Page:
The Full Wiki

Hormone-sensitive lipase: Wikis


Note: Many of our articles have direct quotes from sources you can cite, within the Wikipedia article! This article doesn't yet, but we're working on it! See more info or our list of citable articles.


From Wikipedia, the free encyclopedia

Lipase, hormone-sensitive
Symbols LIPE; HSL; LHS
External IDs OMIM151750 MGI96790 HomoloGene3912 GeneCards: LIPE Gene
EC number
RNA expression pattern
PBB GE LIPE 208186 s at tn.png
PBB GE LIPE 213855 s at tn.png
More reference expression data
Species Human Mouse
Entrez 3991 16890
Ensembl ENSG00000079435 ENSMUSG00000003123
UniProt Q05469 Q6LCY9
RefSeq (mRNA) NM_005357 NM_001039507
RefSeq (protein) NP_005348 NP_001034596
Location (UCSC) Chr 19:
47.6 - 47.62 Mb
Chr 7:
25.09 - 25.1 Mb
PubMed search [1] [2]

Lipase, hormone-sensitive also known as LIPE is an enzyme which in humans is encoded by the LIPE gene.[1]

LIPE is an intracellular neutral lipase that is capable of hydrolyzing a variety of esters.[2] The enzyme has a long and a short form. The long form is expressed in steroidogenic tissues such as testis, where it converts cholesteryl esters to free cholesterol for steroid hormone production. The short form is expressed in adipose tissue, among others, where it hydrolyzes stored triglycerides to free fatty acids.[3]



LIPE functions to hydrolyze the first fatty acid from a triacylglycerol molecule, freeing a fatty acid and diglyceride. It is also known as triglyceride lipase, while the enzyme that cleaves the second fatty acid in the triglyceride is known as diglyceride lipase, and the third enzyme that cleaves the final fatty acid is called monoglyceride lipase. Only the initial enzyme is affected by hormones, hence its hormone-sensitive lipase name. The diglyceride and monoglyceride enzymes are tens to hundreds of times faster, hence HSL is the rate-limiting step in cleaving fatty acids from the triglyceride molecule.[4][5]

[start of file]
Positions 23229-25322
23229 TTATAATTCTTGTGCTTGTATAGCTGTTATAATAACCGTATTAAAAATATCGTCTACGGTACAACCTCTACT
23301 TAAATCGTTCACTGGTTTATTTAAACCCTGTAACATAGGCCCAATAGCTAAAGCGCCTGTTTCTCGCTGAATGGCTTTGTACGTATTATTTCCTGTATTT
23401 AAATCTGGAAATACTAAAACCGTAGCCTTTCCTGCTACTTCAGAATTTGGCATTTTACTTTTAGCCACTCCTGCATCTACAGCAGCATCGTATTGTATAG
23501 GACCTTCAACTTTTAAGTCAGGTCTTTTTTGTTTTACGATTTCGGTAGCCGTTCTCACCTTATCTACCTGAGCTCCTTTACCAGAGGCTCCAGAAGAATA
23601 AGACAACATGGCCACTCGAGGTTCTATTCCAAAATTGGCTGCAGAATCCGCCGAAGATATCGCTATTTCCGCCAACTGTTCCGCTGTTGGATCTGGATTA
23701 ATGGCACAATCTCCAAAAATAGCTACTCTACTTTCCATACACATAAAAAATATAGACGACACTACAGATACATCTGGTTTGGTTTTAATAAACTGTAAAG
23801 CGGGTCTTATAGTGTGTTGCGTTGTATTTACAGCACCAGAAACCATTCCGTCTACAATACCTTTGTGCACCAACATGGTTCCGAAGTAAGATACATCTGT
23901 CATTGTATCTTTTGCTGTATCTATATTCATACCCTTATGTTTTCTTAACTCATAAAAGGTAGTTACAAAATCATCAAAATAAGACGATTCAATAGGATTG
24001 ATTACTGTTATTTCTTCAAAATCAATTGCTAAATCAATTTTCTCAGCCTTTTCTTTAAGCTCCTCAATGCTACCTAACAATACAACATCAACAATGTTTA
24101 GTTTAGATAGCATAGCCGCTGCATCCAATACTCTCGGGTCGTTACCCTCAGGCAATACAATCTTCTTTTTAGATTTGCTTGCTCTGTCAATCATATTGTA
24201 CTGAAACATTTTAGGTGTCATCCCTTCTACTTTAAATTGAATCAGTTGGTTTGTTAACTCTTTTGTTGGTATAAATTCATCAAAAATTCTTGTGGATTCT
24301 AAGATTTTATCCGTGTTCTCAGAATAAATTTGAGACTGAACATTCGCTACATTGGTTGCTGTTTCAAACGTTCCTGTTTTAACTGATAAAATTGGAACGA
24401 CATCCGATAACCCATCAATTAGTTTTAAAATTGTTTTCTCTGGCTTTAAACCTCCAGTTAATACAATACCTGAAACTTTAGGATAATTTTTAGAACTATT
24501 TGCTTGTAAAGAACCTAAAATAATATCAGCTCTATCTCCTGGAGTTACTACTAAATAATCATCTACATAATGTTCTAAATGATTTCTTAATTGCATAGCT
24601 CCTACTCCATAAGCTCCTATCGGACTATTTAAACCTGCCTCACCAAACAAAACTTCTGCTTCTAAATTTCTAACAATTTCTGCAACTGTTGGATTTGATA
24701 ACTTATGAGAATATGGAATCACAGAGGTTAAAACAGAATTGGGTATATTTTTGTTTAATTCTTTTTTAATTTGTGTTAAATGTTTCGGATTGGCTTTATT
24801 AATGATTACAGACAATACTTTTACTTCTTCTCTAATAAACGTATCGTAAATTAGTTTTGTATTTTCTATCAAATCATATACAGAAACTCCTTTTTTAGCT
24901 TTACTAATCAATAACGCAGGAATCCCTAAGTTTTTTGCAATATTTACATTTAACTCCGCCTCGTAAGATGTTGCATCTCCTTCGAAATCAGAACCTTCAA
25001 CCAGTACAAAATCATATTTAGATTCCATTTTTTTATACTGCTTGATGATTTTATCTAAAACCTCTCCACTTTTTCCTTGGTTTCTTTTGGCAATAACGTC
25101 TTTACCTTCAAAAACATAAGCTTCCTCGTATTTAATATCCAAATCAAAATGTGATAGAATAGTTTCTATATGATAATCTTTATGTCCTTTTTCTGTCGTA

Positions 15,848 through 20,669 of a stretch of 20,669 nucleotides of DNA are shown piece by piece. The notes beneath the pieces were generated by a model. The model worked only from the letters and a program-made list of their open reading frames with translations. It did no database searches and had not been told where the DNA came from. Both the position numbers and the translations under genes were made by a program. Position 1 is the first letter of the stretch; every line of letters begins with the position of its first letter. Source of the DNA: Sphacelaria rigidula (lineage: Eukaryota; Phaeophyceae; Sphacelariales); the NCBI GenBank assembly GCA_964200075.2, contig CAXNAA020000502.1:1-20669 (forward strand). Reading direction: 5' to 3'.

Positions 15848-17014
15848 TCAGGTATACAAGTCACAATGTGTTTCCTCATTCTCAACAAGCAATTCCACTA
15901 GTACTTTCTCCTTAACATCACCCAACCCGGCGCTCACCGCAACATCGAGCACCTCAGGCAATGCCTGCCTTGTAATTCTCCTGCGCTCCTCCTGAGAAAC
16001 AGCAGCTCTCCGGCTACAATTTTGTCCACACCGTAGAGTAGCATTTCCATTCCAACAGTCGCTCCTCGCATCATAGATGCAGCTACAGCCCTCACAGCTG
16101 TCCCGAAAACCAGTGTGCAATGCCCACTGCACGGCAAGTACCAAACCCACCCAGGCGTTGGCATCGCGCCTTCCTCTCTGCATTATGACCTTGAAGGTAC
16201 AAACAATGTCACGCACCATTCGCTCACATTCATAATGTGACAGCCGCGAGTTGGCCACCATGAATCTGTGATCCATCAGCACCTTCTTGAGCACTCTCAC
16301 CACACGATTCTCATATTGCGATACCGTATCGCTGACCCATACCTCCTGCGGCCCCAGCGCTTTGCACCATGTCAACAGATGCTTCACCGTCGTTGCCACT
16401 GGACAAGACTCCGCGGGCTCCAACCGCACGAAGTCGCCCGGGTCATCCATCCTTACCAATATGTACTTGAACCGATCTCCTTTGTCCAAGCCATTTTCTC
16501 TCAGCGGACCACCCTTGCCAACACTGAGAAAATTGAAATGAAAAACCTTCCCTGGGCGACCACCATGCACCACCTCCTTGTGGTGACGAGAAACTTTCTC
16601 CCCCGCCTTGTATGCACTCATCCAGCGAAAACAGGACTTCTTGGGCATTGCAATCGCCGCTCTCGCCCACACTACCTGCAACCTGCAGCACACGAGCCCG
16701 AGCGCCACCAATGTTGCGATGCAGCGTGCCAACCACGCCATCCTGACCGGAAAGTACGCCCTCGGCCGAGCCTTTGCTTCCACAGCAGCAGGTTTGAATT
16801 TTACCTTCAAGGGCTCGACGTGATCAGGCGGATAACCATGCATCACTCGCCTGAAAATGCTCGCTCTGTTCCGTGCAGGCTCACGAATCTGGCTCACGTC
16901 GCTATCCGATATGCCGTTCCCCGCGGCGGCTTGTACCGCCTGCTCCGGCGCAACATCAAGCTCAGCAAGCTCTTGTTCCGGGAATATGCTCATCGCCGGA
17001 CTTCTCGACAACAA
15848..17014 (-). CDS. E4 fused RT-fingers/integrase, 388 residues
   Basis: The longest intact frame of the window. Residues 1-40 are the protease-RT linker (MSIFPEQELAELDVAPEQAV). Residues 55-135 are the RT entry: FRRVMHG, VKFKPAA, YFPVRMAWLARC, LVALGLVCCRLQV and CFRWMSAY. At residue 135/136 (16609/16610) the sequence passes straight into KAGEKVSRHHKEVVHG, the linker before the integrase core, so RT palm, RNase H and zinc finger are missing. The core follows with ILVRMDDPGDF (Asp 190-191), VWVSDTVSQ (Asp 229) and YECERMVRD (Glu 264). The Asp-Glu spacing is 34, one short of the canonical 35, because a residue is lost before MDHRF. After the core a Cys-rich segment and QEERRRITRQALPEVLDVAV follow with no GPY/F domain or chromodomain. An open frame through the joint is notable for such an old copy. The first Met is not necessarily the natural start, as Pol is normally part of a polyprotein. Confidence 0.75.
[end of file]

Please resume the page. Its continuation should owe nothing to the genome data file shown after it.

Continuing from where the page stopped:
LIPE is activated when the body needs to mobilize energy stores, and so responds positively to catecholamines, ACTH, and negatively to insulin. Previously, glucagon was thought to activate LIPE, however the removal of insulin's inhibitory effects ("cutting the brakes") is the source of activation. The lipolytic effect of glucagon in adipose tissue is minimal in humans.


It may be activated by two mechanisms.[6]

  • In the first, it is phosphorylated by perilipin A, causing it to move to the surface of the lipid droplet, where it may begin hydrolyzing the lipid droplet.


  1. ^ Langin D, Laurell H, Holst LS, Belfrage P, Holm C (June 1993). "Gene organization and primary structure of human hormone-sensitive lipase: possible significance of a sequence homology with a lipase of Moraxella TA144, an antarctic bacterium". Proc. Natl. Acad. Sci. U.S.A. 90 (11): 4897–901. doi:10.1073/pnas.90.11.4897. PMID 8506334.  
  2. ^ Kraemer FB, Shen WJ (October 2002). "Hormone-sensitive lipase: control of intracellular tri-(di-)acylglycerol and cholesteryl ester hydrolysis". J. Lipid Res. 43 (10): 1585–94. doi:10.1194/jlr.R200009-JLR200. PMID 12364542.  
  3. ^ "Entrez Gene: LIPE lipase, hormone-sensitive".  
  4. ^ Crabtree B, Newsholme EA (December 1972). "The activities of lipases and carnitine palmitoyltransferase in muscles from vertebrates and invertebrates". Biochem. J. 130 (3): 697–705. PMID 4664927.  
  5. ^ [|de Meijer J] (1998-05-01). Hormone sensitive lipase: structure, function and regulation. Retrieved 2009-02-04.  
  6. ^ Cox, Michael; Nelson, David R.; Lehninger, Albert L (2005). Lehninger principles of biochemistry. San Francisco: W.H. Freeman. ISBN 0-7167-4339-6.  

Further reading

  • Kraemer FB, Shen WJ (2003). "Hormone-sensitive lipase: control of intracellular tri-(di-)acylglycerol and cholesteryl ester hydrolysis.". J. Lipid Res. 43 (10): 1585–94. doi:10.1194/jlr.R200009-JLR200. PMID 12364542.  
  • Langfort J, Donsmark M, Ploug T, et al. (2003). "Hormone-sensitive lipase in skeletal muscle: regulatory mechanisms.". Acta Physiol. Scand. 178 (4): 397–403. doi:10.1046/j.1365-201X.2003.01155.x. PMID 12864745.